In John, we saw someone who was faithful to the name he bore. Like the Beloved Disciple, our John constantly pointed us to the love of God and our relationship to God as the children of God. And like John the Baptist, our John was constantly pointing away from himself and towards the One whom he loved. Over and again in his sermons he pointed us in the direction of Jesus. In one of his sermons on Psalm 18, John said: Jesus is the key to the Godhead. This is why we must develop a strong and intimate relationship with Jesus. Jesus desires to be close and intimate with each one of us. So we have to be open and desirous of Jesus. Just as the psalmist says, “I love you, O Lord my strength” so we must be able to pray “O Jesus, I love you, O Lord my strength.”
Because of his shyness, John had few real friends, yet when it came to his true friend, Jesus, he wasn’t shy at all. He wanted everyone to know the riches of that friendship and so in another sermon which he called Believe in Jesus he reminded us that: Jesus is a kind, patient, understanding, and sensitive man. He has great love for his disciples. How do we experience Jesus? Do we realize that Jesus has great love for us? Jesus knows us better than we know ourselves. Jesus is not way out there. Jesus resides within each one of us. Jesus can be our constant companion if we allow him to. We have to get to know Jesus. Through prayer, the Eucharist, spiritual direction and bible study we gradually become intimate with Jesus. Oh what a friend is Jesus. Jesus is my heart’s desire.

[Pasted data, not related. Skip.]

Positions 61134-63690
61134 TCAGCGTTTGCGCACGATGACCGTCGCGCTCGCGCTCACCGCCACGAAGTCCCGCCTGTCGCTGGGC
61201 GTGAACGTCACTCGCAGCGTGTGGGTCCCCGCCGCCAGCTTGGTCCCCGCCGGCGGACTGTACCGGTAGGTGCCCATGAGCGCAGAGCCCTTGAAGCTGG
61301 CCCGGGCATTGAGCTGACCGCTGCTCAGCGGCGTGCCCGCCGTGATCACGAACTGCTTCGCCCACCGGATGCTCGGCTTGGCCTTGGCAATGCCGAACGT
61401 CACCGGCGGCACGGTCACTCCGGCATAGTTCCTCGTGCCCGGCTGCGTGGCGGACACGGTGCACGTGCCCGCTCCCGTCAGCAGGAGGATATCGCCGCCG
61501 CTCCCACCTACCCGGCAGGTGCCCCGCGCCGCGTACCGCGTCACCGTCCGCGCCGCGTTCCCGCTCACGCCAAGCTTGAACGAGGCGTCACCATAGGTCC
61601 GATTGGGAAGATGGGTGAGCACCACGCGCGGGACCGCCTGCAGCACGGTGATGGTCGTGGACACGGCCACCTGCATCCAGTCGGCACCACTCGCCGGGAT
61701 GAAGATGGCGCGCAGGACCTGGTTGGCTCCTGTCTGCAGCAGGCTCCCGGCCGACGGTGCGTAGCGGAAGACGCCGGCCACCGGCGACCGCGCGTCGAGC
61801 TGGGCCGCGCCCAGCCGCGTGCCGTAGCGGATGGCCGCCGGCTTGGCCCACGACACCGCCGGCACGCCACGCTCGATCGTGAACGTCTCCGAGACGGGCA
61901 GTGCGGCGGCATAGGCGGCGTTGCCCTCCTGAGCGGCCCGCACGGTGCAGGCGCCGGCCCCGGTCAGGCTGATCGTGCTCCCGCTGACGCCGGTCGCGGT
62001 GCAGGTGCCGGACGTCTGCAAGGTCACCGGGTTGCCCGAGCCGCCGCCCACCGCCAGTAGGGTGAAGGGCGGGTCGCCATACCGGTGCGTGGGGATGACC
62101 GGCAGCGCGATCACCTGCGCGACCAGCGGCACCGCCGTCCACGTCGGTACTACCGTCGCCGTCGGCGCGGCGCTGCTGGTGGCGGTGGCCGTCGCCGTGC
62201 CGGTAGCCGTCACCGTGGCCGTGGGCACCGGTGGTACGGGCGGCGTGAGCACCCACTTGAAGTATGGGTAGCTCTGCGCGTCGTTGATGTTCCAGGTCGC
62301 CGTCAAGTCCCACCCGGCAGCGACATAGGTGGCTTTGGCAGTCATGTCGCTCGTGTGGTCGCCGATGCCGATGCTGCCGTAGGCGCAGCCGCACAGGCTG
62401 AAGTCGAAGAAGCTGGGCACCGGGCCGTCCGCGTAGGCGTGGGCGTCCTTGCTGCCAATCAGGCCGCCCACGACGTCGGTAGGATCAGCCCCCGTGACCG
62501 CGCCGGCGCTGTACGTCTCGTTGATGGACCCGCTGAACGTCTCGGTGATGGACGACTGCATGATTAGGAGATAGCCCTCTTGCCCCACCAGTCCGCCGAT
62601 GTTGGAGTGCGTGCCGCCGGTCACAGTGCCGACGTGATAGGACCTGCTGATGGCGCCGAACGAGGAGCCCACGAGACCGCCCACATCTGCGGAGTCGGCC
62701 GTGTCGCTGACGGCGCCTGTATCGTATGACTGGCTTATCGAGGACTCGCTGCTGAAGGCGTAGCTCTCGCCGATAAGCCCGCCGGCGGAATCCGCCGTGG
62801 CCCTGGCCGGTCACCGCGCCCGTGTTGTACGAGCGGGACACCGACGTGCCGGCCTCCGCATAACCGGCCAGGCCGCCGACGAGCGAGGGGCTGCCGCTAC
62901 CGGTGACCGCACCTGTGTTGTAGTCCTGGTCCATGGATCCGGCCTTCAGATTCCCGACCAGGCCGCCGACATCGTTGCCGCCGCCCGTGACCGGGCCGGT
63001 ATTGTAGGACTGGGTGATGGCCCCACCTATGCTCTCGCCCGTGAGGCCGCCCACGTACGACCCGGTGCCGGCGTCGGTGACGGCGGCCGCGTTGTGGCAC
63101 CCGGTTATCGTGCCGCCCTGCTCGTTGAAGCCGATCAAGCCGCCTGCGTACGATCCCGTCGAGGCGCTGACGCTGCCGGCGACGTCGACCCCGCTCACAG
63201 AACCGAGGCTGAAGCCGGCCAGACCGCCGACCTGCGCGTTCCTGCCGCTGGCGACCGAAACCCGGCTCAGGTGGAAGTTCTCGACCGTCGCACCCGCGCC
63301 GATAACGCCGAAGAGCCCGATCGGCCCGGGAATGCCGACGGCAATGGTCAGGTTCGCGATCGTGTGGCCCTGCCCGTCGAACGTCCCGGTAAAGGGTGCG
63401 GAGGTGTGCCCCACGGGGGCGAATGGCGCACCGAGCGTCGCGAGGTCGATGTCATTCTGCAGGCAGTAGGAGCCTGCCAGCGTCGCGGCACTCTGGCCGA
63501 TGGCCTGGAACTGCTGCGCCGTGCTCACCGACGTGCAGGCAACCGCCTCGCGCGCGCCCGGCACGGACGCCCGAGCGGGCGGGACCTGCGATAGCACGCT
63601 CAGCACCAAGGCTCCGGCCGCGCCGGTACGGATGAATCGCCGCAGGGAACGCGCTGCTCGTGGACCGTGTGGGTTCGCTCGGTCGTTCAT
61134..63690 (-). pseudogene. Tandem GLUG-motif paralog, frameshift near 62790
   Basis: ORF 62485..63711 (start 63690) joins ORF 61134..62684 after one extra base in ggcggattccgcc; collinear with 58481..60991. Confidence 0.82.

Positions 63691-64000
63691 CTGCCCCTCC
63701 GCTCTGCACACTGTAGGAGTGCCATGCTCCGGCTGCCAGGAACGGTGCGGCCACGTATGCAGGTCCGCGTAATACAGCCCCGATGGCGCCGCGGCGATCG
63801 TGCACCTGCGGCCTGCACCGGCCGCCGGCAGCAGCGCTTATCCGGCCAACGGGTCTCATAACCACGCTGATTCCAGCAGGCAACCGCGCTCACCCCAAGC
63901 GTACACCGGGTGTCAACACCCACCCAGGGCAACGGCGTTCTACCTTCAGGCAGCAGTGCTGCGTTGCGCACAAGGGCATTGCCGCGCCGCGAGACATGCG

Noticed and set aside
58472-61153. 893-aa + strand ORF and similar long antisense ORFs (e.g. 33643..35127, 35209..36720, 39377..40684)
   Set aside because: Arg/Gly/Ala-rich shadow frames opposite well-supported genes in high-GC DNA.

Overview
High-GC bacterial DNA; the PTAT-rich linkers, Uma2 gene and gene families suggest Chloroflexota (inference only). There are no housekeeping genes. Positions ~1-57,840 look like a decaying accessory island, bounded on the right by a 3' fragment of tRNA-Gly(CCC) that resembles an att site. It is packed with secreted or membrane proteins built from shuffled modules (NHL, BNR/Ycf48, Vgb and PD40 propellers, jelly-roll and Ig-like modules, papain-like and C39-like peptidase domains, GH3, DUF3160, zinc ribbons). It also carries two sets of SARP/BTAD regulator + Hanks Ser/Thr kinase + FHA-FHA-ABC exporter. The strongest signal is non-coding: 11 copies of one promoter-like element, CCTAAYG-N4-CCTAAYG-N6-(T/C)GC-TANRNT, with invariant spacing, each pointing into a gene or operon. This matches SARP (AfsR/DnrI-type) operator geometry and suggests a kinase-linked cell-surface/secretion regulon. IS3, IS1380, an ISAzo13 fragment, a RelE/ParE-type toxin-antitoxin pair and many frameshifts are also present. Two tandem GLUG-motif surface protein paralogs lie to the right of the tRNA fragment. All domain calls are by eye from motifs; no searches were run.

To listen to John preach was to hear a word of truth spoken from someone who knew the truth of which he spoke for like any good preacher, John’s sermons were rooted in his own experience. When he spoke on one occasion about the Jesus Prayer you could tell that he had spent hours doing exactly what he was instructing us to do: You can pray this sitting or standing. You can do this in the privacy of your bedroom, sitting on a bus or train, washing the dishes or sitting on a park bench. Gradually this prayer will become second nature to you. You will become able to pray this prayer as you breathe. This prayer can accompany you throughout the day. This way of praying will gradually allow you to ignore intrusive thoughts and concentrate. It is a very simple method. And has been used for thousands of years by both monks and lay people. As you pray turn inward to your heart, your soul where Jesus resides. Jesus is your constant companion. He resides within you. Jesus is closer to you than you are to yourself. We were, in a sense, sitting at the feet of one who was speaking from his own experience, and that is the best kind of teacher.